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Don’t Forget the Bulls

July 25, 2018

Producers are busy with haying and the small-grain harvest this time of year, but they shouldn’t overlook the bulls, according to North Dakota State University Extension livestock specialists.

“It’s a wise choice to check the bulls often during the early part of the breeding season,” says Karl Hoppe, Extension livestock systems specialist at NDSU’s Carrington Research Extension Center. “Problems can arise that need quick attention or cows won’t get bred as timely as you want.”

For ranchers with calving starting in February or March, the breeding season is practically finished. However, ranchers scheduling calving for April and May are in the first or second cycle of the breeding season. Having bull problems during the first 21-day breeding cycle can lead to late bred or open (unbred) cows.

The normal cow-to-bull ratio is 30 cows for an adult bull and 20 cows for a yearling bull. If one bull gets hurt, the other bulls may or may not be able to get the cows bred. Some bulls can settle 50 or more cows in a short season, but that’s the exceptional bull, Hoppe says.

“Bulls can get hurt for multiple reasons,” notes Gerald Stokka, NDSU Extension veterinarian and livestock stewardship specialist. “Bulls will fight to determine a social dominance. The more bulls in a pasture, the more fighting that occurs. Even though the bulls have been feeding together all winter, breeding season brings out the aggressive attitude.”

Bulls jockeying for breeding position with other bulls can lead to bruised and damaged legs and lameness. A bull also may be injured if it lands wrong after mounting a cow or another bull knocks the bull down during breeding, causing severe joint or spinal injury.

A bull that is limping will not service as many cows and may not be breeding at all, Stokka says.

“It takes a lot of strength for a 2,000- to 2,500-pound bull to jump up onto a cow, and if too much pain is present, the bull will not mount,” he adds.

“Bulls are truly athletes,” Hoppe says. “To do the breeding work they do requires them to be sound, with healthy feet and legs, and in good condition, which means not too fat or too thin.”

A sure sign of a problem is a bull lying by himself away from the herd during the prime breeding season. That may be an indication he was hurt in a battle with another bull and left the herd, or he has foot issues such as foot rot.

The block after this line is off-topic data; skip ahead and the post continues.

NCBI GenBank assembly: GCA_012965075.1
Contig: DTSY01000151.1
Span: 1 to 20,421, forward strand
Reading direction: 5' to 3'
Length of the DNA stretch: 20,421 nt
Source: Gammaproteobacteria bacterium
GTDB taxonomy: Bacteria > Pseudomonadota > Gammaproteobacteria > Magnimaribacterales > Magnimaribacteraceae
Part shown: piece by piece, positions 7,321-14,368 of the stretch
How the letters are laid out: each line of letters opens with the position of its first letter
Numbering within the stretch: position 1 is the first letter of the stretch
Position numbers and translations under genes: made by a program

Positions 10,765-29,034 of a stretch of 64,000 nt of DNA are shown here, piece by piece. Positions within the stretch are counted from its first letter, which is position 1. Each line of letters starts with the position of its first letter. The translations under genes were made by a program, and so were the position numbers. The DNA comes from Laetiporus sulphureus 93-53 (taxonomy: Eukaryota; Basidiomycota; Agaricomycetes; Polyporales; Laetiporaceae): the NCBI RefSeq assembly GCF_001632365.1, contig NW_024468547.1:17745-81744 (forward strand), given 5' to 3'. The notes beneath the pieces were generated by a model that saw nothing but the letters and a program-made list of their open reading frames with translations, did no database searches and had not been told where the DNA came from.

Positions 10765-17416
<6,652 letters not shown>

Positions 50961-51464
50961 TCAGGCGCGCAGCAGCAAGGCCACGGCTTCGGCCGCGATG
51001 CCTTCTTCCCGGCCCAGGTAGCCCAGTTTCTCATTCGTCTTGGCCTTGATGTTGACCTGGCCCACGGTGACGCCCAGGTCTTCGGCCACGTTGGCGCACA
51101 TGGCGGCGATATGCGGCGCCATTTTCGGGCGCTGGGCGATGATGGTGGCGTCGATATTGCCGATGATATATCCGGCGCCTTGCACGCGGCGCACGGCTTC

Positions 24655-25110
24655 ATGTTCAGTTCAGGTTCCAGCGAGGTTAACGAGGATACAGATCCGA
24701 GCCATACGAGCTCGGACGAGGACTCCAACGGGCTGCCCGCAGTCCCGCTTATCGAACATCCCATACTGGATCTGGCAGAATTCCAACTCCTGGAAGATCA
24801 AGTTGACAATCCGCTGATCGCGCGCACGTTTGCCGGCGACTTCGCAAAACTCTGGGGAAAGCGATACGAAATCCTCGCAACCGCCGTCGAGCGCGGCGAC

On hot days, any open water is inviting for cattle to cool off or help fight flies. However, standing in water, especially muddy and manure-laden water, softens the skin around the hoof and can lead to a bacterial infection that can cause foot rot.

The signs of foot rot are obvious lameness and swelling in one foot. This condition usually responds to treatment with antibiotics unless the condition has been ignored or not noticed in a timely fashion, Stokka says.

Other lameness conditions that may be confused with foot rot are an injury to or cracks in the hoof wall that become infected. However, neither of these conditions should show extreme swelling of the skin and the area between the toes, which are symptoms of foot rot.

Producers can vaccinate cattle for foot rot, but bacterial exposure and skin susceptibility may overwhelm local immunity. Stokka says vaccinations are a helpful preventative but not a cure-all. Cattle receiving foot rot vaccinations should receive a booster vaccine. Vaccination should be repeated yearly.

The specialists suggest that to reduce the risk of bulls getting injured while fighting, producers should consider introducing a minimum number of bulls to service the group of cows at the start of breeding season and replacing them with new, fresh bulls two to three weeks later instead of putting three to four bulls with 75 cows at the beginning of the breeding season.

“Basically, this is sending in the reserve team when the first bulls get played out and tired,” Hoppe says. “The thought is that two bulls working 75 cows don’t have time to fight and will need a rest in two weeks.”

The specialists also recommend producers:

  • Watch for penile injuries such as a laceration to the prepuce. Bulls may recover from a simple laceration, but rest and bandaging are necessary. Another issue is a “broken” penis. That’s when blood leaks into damaged tissue and an erection is not possible; it usually ends a bull’s breeding career.
  • Be on the lookout for bulls that don’t complete the breeding act.
  • Administer fly control insecticide on the bull to provide relief from biting flies. A bull bothered by flies may not be diligent at breeding.

“While we are busy haying and harvesting, don’t forget the bulls,” Hoppe says. “It is better to catch the problem early than be totally surprised at pregnancy testing time.”

Source: North Dakota State University